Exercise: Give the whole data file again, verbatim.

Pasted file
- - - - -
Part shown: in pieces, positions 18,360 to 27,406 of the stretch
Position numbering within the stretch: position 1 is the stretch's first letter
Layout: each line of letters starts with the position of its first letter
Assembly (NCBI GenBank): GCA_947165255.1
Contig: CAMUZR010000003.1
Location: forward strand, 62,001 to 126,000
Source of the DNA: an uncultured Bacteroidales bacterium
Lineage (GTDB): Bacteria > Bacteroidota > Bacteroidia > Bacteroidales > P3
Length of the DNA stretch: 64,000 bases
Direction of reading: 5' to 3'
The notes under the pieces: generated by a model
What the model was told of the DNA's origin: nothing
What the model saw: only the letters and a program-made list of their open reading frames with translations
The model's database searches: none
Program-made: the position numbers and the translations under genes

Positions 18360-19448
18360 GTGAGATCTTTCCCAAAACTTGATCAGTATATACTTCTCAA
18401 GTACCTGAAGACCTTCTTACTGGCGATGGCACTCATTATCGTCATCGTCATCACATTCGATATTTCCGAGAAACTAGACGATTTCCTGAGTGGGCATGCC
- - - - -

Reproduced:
Part shown: in pieces, positions 18,360 to 27,406 of the stretch
Position numbering within the stretch: position 1 is the stretch's first letter
Layout: each line of letters starts with the position of its first letter
Assembly (NCBI GenBank): GCA_947165255.1
Contig: CAMUZR010000003.1
Location: forward strand, 62,001 to 126,000
Source of the DNA: an uncultured Bacteroidales bacterium
Lineage (GTDB): Bacteria > Bacteroidota > Bacteroidia > Bacteroidales > P3
Length of the DNA stretch: 64,000 bases
Direction of reading: 5' to 3'
The notes under the pieces: generated by a model
What the model was told of the DNA's origin: nothing
What the model saw: only the letters and a program-made list of their open reading frames with translations
The model's database searches: none
Program-made: the position numbers and the translations under genes

Positions 18360-19448
18360 GTGAGATCTTTCCCAAAACTTGATCAGTATATACTTCTCAA
18401 GTACCTGAAGACCTTCTTACTGGCGATGGCACTCATTATCGTCATCGTCATCACATTCGATATTTCCGAGAAACTAGACGATTTCCTGAGTGGGCATGCC